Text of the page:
The Need for Point-of-Care Testing of All Illicit Substances

The Need for Point-of-Care Testing of All Illicit Substances


  • An estimated 107,477 overdose deaths occurred in the United States within the last year, with about 4,000 of those deaths being Tennesseans. Over 80 percent of these deaths are attributable to opioids such as fentanyl, for which there does not exist tests approved by the Food and Drug Administration (FDA) for point-of-care testing (POCT). POCT is intended to be used near or at the site of the patient and is performed outside of a physical clinical laboratory, usually at the bedside. A classic example of this is a bedside glucose test in the hospital.
  • Tests for fentanyl and other illicit substances already exist but are limited to forensic use only. Without a point-of-care approved test, providers cannot legally use them to diagnose patients with a possible overdose and must rely on inference and guesswork.
  • A Clinical Laboratory Improvement Amendments (CLIA) waiver would allow these tests to be used in healthcare settings. Meeting the requirements for a CLIA waiver would be fairly easy, given the opioid crisis has already been declared a national public health emergency.
  • With polysubstance overdose as the new norm, the problem extends beyond fentanyl to other substances that also lack a point-of-care test, such as xylazine. A blanket CLIA waiver for all illicit substances that have a forensic use equivalent would significantly increase the diagnostic capacity of acute care providers treating individuals suffering from possible drug overdoses.


From August 2021 to 2022, an estimated 107,477 overdose deaths occurred in the United States, with around 4,000 of those deaths being Tennesseans. In 2021, 81.9 percent of overdose deaths involved at least one opioid, with the most commonly involved opioid being illicitly manufactured fentanyl.

Fentanyl is a synthetic opioid originally used in hospital settings to treat severe pain and terminal illnesses. Fentanyl is 50 to 100 times more potent than morphine but about 20 times cheaper than heroin and has since become the major driver of fatal and nonfatal overdoses. When speaking of fentanyl, the conversation also includes its numerous analogs, 2 some of which are more powerful than the traditional pharmaceutical fentanyl. The fentanyl commonly found today are not originating from pharmaceutical diversions, they are being manufactured illicitly. In the U.S., over 20 analogs have been found, with some far more toxic than others. For example, carfentanil is a fentanyl variant that is 100 times more potent than pharmaceutical-grade fentanyl and 10,000 times more potent than morphine. Carfentanil is lethal at 2 milligrams.

Even more concerning is the contamination of other illicit substances with fentanyl. Drugs like heroin and meth are increasingly becoming laced with fentanyl. Illegal pill presses are used to manufacture fentanyl-laced pills resembling drugs like oxycodone or other prescription drugs, such as counterfeit Xanax and Adderall. People might buy and consume prescriptions on the street which are contaminated with fentanyl, causing them to unintentionally overdose. Unintentional fentanyl consumption has already become the status quo. Data provided by the University of Tennessee Medical Center (UTMC) shows patients’ reported drug of choice compared to what drug was found in their system. In these data, 154 people reported consuming heroin among reports of other substances Ultimately, not one individual had heroin in their system in this case. The overwhelming majority of individuals had unknowingly consumed fentanyl.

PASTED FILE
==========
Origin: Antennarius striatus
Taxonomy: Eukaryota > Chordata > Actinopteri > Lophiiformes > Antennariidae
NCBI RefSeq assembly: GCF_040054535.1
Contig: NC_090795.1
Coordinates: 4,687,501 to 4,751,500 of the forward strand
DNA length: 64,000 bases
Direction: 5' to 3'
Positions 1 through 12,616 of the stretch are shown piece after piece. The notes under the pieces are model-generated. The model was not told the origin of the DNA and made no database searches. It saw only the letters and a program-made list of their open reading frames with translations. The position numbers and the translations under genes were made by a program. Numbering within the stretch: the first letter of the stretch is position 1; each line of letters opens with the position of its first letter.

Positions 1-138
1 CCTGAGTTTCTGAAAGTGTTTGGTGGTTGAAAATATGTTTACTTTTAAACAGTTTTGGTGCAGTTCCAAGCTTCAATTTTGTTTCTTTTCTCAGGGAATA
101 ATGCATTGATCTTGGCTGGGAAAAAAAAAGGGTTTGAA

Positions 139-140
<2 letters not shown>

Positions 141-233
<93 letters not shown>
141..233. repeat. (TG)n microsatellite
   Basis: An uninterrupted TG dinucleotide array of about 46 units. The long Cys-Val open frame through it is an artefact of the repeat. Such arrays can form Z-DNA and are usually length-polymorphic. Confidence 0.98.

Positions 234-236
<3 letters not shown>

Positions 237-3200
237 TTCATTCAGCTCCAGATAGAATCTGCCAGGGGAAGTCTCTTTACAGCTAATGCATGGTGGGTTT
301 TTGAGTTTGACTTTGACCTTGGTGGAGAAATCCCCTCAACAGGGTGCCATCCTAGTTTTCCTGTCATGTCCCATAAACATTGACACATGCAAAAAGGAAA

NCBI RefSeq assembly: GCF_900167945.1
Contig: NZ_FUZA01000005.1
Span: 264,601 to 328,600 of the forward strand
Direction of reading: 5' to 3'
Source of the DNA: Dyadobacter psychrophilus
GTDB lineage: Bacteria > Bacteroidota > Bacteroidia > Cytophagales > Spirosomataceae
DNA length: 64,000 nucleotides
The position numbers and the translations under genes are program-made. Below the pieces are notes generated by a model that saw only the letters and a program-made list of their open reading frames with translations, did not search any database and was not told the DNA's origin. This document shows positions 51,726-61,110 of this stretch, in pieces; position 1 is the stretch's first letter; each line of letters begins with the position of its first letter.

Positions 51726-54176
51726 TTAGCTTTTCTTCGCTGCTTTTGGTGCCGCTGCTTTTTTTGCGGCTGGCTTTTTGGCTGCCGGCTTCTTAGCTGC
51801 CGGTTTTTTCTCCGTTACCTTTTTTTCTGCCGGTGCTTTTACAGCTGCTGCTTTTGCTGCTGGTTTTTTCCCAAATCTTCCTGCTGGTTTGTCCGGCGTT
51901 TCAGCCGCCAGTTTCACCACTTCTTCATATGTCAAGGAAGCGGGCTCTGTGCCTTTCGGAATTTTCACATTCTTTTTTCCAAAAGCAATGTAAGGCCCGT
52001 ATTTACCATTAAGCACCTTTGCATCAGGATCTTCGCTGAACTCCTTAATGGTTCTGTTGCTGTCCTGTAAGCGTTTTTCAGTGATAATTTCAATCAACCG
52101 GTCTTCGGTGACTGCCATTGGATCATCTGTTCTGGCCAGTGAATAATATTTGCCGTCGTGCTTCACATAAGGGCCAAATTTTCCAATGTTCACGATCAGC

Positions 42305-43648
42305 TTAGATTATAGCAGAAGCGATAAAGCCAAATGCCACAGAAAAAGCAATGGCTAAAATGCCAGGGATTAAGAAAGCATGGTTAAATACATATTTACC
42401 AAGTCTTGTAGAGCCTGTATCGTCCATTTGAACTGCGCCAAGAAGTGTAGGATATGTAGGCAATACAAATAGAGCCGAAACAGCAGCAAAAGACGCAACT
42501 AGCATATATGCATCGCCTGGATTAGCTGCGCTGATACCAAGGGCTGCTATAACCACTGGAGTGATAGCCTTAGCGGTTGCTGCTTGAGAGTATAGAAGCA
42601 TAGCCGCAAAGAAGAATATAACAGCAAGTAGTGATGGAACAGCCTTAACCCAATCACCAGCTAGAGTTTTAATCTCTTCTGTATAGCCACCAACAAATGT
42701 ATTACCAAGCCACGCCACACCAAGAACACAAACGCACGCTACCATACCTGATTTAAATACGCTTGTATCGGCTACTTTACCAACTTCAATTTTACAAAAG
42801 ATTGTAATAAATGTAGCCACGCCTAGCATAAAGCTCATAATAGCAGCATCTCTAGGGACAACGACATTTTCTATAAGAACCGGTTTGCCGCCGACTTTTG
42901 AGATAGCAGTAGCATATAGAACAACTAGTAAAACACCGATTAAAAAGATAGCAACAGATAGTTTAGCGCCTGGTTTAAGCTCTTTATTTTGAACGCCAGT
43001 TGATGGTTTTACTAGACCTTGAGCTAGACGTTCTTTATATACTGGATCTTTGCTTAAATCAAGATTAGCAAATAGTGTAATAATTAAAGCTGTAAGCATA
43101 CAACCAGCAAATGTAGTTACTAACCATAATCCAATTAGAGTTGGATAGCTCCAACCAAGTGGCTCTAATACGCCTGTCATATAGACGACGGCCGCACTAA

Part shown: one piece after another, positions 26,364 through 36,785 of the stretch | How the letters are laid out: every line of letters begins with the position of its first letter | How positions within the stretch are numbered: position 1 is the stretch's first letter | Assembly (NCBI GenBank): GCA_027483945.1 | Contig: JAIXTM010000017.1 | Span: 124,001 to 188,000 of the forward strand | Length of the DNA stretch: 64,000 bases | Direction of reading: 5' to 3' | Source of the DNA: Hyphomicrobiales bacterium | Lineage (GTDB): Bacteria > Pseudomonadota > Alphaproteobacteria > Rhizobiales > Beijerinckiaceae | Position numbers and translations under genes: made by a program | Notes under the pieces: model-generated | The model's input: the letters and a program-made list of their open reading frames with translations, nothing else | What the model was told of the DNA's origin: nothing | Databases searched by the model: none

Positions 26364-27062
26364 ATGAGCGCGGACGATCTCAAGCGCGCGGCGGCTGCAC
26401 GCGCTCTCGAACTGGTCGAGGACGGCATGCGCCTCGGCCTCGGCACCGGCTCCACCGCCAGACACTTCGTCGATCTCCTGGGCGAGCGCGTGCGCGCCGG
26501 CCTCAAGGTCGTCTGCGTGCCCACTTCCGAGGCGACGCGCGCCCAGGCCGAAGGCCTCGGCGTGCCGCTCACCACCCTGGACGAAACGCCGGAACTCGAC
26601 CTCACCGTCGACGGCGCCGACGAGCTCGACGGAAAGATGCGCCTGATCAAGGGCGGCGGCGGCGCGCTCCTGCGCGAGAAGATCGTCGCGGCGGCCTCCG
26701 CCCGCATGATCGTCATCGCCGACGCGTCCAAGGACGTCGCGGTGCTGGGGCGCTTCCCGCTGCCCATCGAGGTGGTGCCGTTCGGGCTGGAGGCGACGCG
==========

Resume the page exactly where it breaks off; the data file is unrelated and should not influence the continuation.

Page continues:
Synthetic opioids are continuously being created and distributed in unregulated, illicit contexts, much faster than tests to detect them are being approved for point-of-care testing (POCT). When it comes to POCT urine drug screens, these tests usually only include the federal five: (1) marijuana, (2) cocaine, (3) opiates—including opium and codeine derivatives, (3) amphetamines and methamphetamines, and (4) phencyclidine (PCP). Opiates are naturally occurring opioids such as morphine and codeine; panel urine tests do not include synthetic opioids like fentanyl. Due to its difficulty to obtain, pharmaceutical fentanyl was not considered an illicitly-used drug until recently, after illicit variants became so widespread. Now, with nearly 50 percent of all drug overdoses involving multiple substances and deaths from illicitly manufactured fentanyl increasing, POCT for fentanyl is being re-evaluated. In the last five years, there have been repeated calls from multiple stakeholders for the FDA to approve point-of-care fentanyl screening tests, but as of 2023, this has still not been granted.


Some facilities are already able to test for fentanyl. The FDA has approved a number of fentanyl reagents for chemical analyzers used in laboratory testing. While it is true that these fentanyl reagents cost less than a dollar per test, these machines are expensive, and even if a hospital has one, upgrading the machine to test for fentanyl comes with a steep up-front cost that many small, rural hospitals would not be able to easily afford. Additionally, these machines require trained staff and regular maintenance, which are also expensive. These are exactly the arguments the California Hospital Association (CHA) made in response to the passage of Tyler’s Law in the summer of 2022.